HIV-infected patients often have characteristic oral lesions. Lesions strongly associated with HIV infection include candidiasis (with erythema and/or white exudates), erythematous candidiasis, oral hairy leucoplakia, Kaposi’s sarcoma, non-Hodgkin’s lymphoma, necrotizing ulcerative gingivitis and necrotizing ulcerative periodontitis and are described elsewhere.
Acute sialadenitis is viral (mumps, p. 110) or bacterial. Bacterial sialadenitis is a painful ascending infection with Staphylococcus aureus, Streptococcus pyogenes and Strep. pneumoniae, usually secondary to secretory failure. Pus can be expressed from the affected duct.
Obstruction to salivary flow is usually due to a calculus. There is a painful swelling of the submandibular gland after eating and stones can sometimes be felt in the floor of the mouth. Plain X-ray films and sialography will show the calculus; removal of the obstruction by sialoendoscopy gives complete relief.
Salivary gland neoplasms account for 3% of all tumours worldwide. The majority occur in the parotid gland. The pleomorphic adenoma is the most common and 15% of these undergo malignant transformation. Malignant tumours classically result in lower motor neurone 7th cranial nerve signs. Recurrence following surgical excision is common.
The oesophagus is a muscular tube approximately 20 cm long that connects the pharynx to the stomach just below the diaphragm. Its only function is to transport food from the mouth to the stomach. In the upper portion of the oesophagus, both the outer longitudinal layer and inner circular muscle layers are striated. In the lower two-thirds of the oesophagus, including the thoracic and abdominal parts containing the lower oesophageal sphincter, both layers are composed of smooth muscle.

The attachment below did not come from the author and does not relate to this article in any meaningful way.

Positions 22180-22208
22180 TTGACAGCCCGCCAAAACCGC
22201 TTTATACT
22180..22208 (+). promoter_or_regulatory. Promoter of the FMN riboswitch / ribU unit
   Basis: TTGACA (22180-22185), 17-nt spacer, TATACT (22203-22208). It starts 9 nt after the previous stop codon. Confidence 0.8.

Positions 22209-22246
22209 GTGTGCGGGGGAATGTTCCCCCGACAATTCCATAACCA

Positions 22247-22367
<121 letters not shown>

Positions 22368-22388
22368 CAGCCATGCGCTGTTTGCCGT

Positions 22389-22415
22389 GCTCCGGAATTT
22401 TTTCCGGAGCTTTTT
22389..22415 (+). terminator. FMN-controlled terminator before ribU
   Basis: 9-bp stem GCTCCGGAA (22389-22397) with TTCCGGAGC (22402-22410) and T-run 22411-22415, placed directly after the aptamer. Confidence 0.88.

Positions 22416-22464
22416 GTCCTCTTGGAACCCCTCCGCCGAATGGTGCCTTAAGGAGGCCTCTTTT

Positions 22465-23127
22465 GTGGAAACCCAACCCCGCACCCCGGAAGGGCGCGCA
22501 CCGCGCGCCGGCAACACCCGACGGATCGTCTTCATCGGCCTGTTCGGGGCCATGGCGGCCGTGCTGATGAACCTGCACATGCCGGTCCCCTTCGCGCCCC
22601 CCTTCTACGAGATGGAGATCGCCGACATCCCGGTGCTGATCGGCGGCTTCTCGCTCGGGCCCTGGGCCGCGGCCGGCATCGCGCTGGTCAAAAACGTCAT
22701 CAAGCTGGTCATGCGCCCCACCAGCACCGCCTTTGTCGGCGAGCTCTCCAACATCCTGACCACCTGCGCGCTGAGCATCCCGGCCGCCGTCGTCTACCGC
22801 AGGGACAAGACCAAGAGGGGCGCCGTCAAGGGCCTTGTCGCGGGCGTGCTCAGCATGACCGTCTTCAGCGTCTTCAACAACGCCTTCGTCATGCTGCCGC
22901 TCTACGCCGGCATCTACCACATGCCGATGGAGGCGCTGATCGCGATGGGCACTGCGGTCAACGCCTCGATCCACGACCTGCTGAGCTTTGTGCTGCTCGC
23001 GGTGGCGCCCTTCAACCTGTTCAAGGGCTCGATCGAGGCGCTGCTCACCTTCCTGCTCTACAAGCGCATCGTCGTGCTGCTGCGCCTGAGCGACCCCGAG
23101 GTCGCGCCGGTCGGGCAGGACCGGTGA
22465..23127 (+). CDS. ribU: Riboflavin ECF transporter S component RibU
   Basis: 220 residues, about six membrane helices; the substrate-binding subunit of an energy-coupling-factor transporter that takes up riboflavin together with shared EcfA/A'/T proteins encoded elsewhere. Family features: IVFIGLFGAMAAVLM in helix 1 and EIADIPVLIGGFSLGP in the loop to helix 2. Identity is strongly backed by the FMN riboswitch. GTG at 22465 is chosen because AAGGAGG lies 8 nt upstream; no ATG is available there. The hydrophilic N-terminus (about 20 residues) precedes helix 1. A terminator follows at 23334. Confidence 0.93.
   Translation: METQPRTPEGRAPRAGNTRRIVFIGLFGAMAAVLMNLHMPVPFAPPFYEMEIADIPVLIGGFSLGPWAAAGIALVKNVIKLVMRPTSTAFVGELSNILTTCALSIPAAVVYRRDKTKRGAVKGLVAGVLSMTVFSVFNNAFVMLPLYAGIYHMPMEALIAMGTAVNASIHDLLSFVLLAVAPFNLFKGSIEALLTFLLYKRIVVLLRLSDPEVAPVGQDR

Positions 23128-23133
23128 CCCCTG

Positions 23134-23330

The oesophagus is lined by stratified squamous epithelium, which extends distally to the squamocolumnar junction where the oesophagus joins the stomach, recognized endoscopically by a zig-zag (‘Z’) line, just above the most proximal gastric folds.
The oesophagus is separated from the pharynx by the upper oesophageal sphincter (UOS), which is normally closed due to tonic activity of the nerves supplying the cricopharyngeus. The lower oesophageal sphincter (LOS) consists of a 2–4 cm zone in the distal end of the oesophagus that has a high resting tone and, assisted by the diaphragmatic sphincter, is largely responsible for the prevention of gastric reflux.